For whatever reason, the murders in Littleton, Colorado, last April by the teenage killers Dylan Klebold and Eric Harris loosed a tide of public commentary unmatched in the recent history of such crimes. Just about everyone, it appeared, had something to say about what had happened at Columbine High—from a debate in the New York Times about whether high schools as we know them may be obsolete, to Time magazine’s chart comparing the medication profiles of Klebold and Harris with those of assailants in similar killings, to the Weekly Standard’s poignant article about young Cassie Bernall, who died professing her Christian faith (and whose life story, coincidentally, is just out in book form). And though the quality of what was said varied widely, the level of seriousness was unusually high. The murders in Littleton, almost everyone seemed to agree, meant that something, somehow, had gone terribly wrong out there in the America where children were growing up.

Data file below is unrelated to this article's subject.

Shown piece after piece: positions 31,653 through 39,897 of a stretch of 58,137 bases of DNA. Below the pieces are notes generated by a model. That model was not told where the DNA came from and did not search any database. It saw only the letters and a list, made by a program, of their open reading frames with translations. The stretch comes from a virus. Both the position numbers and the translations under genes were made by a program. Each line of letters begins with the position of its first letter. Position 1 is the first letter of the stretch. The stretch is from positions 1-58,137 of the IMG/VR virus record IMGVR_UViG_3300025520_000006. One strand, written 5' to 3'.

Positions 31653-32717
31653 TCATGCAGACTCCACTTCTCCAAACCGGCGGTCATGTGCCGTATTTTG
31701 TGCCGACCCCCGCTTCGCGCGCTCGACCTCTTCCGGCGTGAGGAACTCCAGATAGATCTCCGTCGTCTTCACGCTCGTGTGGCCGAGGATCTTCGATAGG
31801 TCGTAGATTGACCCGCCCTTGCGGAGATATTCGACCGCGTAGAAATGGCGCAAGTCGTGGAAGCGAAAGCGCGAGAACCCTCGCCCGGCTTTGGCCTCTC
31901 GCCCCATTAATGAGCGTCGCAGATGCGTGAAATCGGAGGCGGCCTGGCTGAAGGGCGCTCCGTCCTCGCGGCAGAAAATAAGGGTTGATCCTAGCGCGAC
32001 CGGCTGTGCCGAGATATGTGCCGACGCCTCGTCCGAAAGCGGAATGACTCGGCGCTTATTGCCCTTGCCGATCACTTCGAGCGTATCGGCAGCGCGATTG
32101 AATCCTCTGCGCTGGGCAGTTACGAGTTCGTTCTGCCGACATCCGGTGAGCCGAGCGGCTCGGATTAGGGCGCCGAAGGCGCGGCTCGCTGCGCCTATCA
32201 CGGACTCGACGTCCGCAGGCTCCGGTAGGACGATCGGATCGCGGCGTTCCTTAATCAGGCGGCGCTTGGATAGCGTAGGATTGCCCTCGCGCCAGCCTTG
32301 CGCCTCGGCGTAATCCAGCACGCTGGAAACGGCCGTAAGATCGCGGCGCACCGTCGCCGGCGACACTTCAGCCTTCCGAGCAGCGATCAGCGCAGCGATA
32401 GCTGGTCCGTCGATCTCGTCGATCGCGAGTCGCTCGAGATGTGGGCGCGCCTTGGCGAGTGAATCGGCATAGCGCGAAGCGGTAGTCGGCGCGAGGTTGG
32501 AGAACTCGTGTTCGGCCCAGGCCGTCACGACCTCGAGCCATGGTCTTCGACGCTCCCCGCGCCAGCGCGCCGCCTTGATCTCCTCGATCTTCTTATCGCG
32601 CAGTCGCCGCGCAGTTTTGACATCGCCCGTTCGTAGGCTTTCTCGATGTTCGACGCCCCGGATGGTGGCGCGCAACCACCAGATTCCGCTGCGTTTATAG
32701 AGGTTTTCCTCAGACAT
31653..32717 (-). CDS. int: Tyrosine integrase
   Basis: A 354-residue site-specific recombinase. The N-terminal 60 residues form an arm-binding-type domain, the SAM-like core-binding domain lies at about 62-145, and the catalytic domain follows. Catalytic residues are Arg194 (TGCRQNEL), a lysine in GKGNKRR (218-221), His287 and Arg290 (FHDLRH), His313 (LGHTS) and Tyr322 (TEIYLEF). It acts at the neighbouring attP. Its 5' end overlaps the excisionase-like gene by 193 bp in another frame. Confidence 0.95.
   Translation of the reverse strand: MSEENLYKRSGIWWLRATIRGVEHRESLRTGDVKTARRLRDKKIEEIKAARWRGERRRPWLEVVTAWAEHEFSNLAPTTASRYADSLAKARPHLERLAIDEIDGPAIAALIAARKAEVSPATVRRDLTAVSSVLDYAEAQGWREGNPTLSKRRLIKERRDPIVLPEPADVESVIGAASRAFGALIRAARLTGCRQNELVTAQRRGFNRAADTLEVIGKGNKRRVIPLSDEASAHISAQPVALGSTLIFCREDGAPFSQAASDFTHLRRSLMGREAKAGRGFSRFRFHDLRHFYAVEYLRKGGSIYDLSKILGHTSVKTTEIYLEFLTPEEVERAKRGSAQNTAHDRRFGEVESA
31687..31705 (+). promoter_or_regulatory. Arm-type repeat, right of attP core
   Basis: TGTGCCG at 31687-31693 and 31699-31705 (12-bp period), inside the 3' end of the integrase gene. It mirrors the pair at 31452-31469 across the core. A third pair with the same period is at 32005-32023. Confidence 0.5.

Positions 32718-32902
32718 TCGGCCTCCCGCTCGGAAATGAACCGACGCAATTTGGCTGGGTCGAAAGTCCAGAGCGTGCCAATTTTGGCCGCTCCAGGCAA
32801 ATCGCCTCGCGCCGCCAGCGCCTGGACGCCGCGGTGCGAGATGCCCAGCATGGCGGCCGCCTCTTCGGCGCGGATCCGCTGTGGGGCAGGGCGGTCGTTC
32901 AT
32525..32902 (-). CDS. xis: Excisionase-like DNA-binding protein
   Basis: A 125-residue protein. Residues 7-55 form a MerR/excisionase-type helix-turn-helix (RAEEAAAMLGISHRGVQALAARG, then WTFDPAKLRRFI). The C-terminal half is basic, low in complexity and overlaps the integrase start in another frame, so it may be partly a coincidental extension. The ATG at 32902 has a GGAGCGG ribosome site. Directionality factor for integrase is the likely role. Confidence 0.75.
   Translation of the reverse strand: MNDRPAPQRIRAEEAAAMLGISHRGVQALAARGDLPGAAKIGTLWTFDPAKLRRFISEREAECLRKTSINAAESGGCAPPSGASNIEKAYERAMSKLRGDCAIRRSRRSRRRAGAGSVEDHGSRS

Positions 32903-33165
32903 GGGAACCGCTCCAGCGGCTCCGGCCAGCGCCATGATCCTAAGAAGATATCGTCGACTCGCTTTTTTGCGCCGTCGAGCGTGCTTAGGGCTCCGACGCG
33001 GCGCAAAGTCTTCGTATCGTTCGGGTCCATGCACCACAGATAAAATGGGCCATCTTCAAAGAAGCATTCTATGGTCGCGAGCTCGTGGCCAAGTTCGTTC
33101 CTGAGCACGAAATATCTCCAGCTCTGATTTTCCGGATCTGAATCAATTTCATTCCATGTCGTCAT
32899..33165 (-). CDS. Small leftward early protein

It is a pity that all those commentators could not have availed themselves of Kay Hymowitz’s excellent new book. For in dealing with the way children and adolescents are treated in society today, Ready or Not drives boldly into territory only skirted last spring. This is a book rich in implication not only for the sociology of certain teenage suburban savages but for any understanding of the ideas that will influence the course of almost every American child’s life.